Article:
Yes, there is a chance for Armenian Gull (armenicus) in Istanbul, also for
Caspian Gull (cachinnans) and also remotely for Herring Gull (argentatus) in
winter, but Yellow-legged (michahellis) is the common one there.
And yes, they all were lumped under Herring until the late 70s or early 80s,
when they were split into two species. Later, they were split into many
The issue is quite complicated and still dynamic - so further changes will
happen. Tony, you have opened a can of worms!
Larus marinus (Great Black-backed), michahellis (Yellow-legged), armenicus
(Armenian), argentatus and argenteus (two Herring Gull ssp.) likely share a
common ancestor in the North-Atlantic area.
Whereas cachinnans (Caspian; until recently lumped with the unrelated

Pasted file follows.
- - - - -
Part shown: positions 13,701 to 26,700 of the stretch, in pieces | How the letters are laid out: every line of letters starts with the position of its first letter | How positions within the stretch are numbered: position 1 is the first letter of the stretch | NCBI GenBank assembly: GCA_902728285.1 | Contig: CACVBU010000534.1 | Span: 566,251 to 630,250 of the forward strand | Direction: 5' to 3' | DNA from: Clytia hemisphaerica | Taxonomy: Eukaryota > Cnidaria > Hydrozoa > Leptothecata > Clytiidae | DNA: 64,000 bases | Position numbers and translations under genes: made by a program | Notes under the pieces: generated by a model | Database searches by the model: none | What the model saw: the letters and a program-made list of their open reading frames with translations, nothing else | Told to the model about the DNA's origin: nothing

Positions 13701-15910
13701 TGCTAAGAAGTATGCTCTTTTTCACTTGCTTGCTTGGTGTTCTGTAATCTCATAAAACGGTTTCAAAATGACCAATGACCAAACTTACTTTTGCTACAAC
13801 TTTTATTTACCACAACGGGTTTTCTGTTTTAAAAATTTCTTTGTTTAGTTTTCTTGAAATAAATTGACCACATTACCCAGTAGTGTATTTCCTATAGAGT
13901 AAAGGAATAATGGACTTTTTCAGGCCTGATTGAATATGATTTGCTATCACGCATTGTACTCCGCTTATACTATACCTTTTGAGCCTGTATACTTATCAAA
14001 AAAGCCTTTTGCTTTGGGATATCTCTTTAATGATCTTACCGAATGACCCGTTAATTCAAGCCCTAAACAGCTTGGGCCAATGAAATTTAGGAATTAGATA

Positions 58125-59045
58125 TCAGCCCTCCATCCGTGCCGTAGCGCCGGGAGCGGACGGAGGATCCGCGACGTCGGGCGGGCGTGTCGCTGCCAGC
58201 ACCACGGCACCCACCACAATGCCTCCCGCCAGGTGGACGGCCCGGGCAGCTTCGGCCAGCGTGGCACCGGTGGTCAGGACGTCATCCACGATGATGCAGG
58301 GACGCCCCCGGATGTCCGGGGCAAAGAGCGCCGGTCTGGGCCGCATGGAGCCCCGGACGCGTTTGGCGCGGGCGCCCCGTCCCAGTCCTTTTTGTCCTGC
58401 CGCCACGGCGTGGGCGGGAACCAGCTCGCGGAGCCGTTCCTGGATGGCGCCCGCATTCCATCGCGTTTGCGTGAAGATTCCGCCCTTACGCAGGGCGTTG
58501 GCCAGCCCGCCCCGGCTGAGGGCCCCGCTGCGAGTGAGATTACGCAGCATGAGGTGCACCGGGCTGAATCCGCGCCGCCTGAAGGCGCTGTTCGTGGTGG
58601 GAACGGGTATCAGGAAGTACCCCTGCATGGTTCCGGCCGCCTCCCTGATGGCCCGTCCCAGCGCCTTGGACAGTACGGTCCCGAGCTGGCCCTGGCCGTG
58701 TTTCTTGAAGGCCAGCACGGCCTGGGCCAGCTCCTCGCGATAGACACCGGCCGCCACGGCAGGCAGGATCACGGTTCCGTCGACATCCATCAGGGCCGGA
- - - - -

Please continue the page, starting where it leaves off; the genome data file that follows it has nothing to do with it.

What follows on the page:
Yellow-legged), barabensis ('Steppe', currently Caspian ssp.), mongolicus
('Mongolian', currently Caspian ssp.), fuscus, intermedius and graellsii (three
Lesser Black-backed ssp.), heuglini (Heuglin's), vegae (Vega), Slaty-backed
(schistisagus), Iceland (glaucoides), Thayer's (thayeri) and American Herring
(smithsonianus, until recently lumped with unrelated Herring Gull) have most
likely a common ancestor in the aralo-caspian area.
So, if you now want to re-lump them all, then you will end up with different
"Big Gulls" compared to the pre-DNA days...
----- Original Message ----
From: Tony Keene <>
To: birding-aus <>
Sent: Sat, December 11, 2010 10:41:33 PM
Subject: Silver Gull Aerial Predation and gulls in Istanbul
I heard some forward-thinking souls proposed that gulls should be lumped as
Mind you, what are the chances of Armenian Gull in Istanbul? If it's any help,
Yellow-legged, Caspian and Armenian Gulls have all been considered at various
points as subspecies of the Herring Gull.